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Gastrointestinal Rosacea [GR], aka, Gut Rosacea

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Gastrointestinal issues with rosacea have long been noted in literature. 

RosaceaSulphur.jpg

"PATIENT AT the Skin Clinic of the Women's Medical College. Rosacea is a chronic disease of the middle period of life. These "rosy drops" sometimes present a central point of a somewhat darker hue. In severe cases a fiery triangle may be seen on either cheek. In the most remarkable form of the disease the nose may attain the size of the fist. The eruption had troubled her more or less for six years and had been much worse than usual during the last month. She complained greatly of discomfort after eating and often vomited her food. The gastric irritability having subsided under a restricted diet, she was ordered Aug. 6, 1878, a mixture containing sulphate of iron and sulphate of magnesia, and for local application an ointment of sulphur, four parts, cosmoline, ninety-two parts. This was followed by rapid improvement, and when seen again on Sept. 17, all trace of the eruption had disappeared, and she felt much stronger and better." Margaret K., age 45, Ireland: ROSACEA, Art and Medicine

The RRDi is classifying Gastrointestinal Rosacea [GR], aka Gut Rosacea, as a rosacea variant. [1] This is because treatment of rosacea using antimicrobial drugs, as well as other drugs through the gut (i.e., 'a mixture containing sulphate of iron and sulphate of magnesia'), systemically, has been an accepted treatment for many years, and in recent years, probiotics have become an accepted treatment which also is transmitted through the gut. Leonard Weinstock, MD, who volunteers on the RRDi MAC is involved with improving rosacea though the the gut and received a Galderma educational grant through the RRDi to increase the knowledge about this subject. 

Dr. Weinstock states on his web site, "There is a 45% chance that rosacea starts in your intestine, not in your skin or in your eyes. The results of a simple test will determine whether or not treating a bacterial imbalance in your intestine may improve your rosacea symptoms." Dr. Weinstock has written a paper which you can download here: Rosacea_and_SIBO_Weinstock.pdf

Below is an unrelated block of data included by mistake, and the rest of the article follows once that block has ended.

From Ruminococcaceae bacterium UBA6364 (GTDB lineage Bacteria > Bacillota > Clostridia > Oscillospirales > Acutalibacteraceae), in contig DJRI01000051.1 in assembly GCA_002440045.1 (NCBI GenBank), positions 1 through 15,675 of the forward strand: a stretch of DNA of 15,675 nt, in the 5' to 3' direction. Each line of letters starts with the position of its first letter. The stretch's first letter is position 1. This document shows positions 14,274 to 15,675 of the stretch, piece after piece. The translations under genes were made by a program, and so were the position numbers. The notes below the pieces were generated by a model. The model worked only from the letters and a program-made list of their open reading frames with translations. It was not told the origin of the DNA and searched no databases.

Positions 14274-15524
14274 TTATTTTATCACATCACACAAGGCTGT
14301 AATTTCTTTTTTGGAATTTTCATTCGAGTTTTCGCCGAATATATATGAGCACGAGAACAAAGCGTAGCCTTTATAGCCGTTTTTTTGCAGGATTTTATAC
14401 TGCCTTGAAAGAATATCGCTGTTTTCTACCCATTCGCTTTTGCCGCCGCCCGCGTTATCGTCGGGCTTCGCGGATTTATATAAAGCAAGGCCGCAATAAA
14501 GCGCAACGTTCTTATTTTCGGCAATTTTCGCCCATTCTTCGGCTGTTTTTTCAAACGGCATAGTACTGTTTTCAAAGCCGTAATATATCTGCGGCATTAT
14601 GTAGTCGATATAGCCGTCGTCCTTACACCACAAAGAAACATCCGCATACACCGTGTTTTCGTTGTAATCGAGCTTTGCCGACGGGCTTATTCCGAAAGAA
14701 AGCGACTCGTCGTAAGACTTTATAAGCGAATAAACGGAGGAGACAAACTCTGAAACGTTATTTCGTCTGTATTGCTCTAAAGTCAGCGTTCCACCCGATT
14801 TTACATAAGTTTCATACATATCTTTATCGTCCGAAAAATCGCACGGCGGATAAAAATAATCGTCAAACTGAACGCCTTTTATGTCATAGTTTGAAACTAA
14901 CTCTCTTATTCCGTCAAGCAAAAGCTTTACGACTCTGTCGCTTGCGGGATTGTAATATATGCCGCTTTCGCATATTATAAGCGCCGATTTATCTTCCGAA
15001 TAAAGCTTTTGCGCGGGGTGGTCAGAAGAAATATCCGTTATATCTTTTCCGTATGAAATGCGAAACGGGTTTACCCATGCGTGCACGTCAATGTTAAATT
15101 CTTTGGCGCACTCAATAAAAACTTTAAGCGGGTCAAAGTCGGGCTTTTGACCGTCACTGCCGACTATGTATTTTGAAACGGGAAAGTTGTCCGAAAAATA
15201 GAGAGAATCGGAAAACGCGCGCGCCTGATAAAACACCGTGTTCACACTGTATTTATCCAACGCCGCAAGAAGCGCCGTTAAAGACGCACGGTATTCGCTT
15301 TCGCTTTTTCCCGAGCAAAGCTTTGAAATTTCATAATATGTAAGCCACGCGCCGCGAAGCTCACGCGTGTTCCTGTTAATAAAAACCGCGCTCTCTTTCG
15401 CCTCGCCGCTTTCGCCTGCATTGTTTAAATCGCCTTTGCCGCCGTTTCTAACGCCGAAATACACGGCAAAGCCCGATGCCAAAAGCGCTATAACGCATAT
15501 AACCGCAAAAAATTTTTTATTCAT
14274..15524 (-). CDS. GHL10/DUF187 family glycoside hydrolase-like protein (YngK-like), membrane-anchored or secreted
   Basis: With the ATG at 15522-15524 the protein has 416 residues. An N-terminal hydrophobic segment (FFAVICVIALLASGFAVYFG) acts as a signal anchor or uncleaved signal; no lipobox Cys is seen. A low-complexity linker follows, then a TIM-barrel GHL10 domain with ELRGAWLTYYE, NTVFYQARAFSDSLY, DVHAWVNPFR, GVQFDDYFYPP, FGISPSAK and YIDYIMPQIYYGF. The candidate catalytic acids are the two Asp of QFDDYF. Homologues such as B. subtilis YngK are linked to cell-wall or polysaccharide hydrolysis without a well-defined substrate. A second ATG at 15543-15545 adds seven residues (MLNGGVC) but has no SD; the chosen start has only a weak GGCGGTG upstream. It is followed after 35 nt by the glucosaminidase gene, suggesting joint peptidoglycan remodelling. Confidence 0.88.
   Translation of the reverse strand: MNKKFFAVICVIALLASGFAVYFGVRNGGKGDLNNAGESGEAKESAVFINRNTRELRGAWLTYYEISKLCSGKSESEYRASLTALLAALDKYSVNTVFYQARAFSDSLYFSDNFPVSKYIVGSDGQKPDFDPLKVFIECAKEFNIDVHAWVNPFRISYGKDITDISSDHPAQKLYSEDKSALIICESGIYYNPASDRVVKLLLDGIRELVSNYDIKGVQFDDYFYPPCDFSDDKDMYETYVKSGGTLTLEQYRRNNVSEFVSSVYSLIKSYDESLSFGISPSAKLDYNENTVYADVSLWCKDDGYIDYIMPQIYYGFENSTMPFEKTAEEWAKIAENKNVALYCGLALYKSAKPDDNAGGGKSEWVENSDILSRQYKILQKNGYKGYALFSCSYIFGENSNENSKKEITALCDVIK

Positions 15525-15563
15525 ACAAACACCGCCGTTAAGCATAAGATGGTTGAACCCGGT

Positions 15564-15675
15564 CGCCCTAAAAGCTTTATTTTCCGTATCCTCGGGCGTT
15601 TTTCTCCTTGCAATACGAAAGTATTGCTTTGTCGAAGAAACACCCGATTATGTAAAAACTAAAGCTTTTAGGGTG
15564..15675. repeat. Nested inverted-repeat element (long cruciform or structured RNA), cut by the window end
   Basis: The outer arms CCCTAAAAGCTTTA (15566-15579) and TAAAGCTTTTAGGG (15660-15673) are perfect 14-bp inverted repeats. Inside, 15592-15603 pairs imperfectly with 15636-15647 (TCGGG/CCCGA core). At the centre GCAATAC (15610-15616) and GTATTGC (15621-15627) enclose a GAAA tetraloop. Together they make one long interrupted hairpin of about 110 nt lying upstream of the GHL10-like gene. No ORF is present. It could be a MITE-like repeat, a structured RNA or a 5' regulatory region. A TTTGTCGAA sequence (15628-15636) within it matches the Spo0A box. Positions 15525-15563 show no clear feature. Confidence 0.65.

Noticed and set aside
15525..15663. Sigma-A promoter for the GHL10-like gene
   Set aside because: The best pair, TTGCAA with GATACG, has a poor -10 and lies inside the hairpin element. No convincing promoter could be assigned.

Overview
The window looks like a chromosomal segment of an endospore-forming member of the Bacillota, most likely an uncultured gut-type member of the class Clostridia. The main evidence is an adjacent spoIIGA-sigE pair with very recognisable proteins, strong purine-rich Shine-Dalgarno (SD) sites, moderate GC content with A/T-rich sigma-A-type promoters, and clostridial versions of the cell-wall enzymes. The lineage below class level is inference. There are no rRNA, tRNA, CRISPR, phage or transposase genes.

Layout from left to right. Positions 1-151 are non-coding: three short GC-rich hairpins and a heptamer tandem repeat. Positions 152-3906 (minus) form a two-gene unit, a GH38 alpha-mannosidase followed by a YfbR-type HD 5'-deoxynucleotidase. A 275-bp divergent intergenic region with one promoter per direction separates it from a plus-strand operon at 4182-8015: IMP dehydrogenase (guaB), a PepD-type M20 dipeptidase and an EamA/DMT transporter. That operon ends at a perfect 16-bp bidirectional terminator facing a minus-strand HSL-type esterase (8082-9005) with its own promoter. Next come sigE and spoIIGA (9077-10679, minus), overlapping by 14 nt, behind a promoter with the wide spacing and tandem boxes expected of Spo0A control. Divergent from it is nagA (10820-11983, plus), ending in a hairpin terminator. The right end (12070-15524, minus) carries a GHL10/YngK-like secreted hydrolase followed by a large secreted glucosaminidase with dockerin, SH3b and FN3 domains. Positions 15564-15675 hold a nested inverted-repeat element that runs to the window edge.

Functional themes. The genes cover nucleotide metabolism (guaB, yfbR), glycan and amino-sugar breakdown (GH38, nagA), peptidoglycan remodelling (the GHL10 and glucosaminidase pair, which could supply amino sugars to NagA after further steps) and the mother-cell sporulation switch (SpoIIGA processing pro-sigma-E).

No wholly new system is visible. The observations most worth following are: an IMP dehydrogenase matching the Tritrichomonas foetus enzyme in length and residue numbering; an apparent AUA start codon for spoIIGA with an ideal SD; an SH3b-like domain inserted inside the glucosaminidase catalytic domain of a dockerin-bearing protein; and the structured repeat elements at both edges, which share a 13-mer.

There are a number of bacteria associated with rosacea:

Helicobacter Pylori

Chlamydophila pneumoniae

Propionibacterium

Bacillus oleronius  [2]

Staphylococcus epidermidis [3]

Possibly Staphylococcus aureus [4]

Other Microorganisms have been associated with rosacea as well, such as demodex mites. There are a number of other bacteria associated with Demodectic Rosacea (whether these bacteria associated with demodex end up in the gastrointestinal tract remains to be seen). We have no indication that the bacteria from the demodex can somehow survive the gastrointestinal tract but it may be possible? Nevertheless, there are oral systemic treatments such as oral ivermectin that is used to treat rosacea patients through the gut systemically (however, in this case the variant Demodectic Rosacea is preferred in distinguishing this variant of rosacea). 

Associated Gut Diseases with Rosacea
There are a number of associated gut diseases with rosacea, including Inflammatory bowel diseaseSIBO, and Ulcerative Colitis [7] .  

When systemic or topical treatment for rosacea using antimicrobial drugs [whether antibiotic, antifungal, antihelminthic or antiparasitic drugs] or any oral drugs that are released in the gut improves rosacea or the treatment method involves the gut this would indicate using the term Gastrointestinal Rosacea [GR] if the patient exhibits some gastric issues as well. The classic example is the eradication of gastric Helicobacter Pylori improves rosacea in many cases which is done through the gut using antibiotics. [8]

Probiotics
Also Probiotics have been shown to improve rosacea. Dr. Whitney Bowe, who serves on the RRDi MAC, has been an advocate of probiotics for rosacea and you can learn more here

Low Gastric Acid Level and Rosacea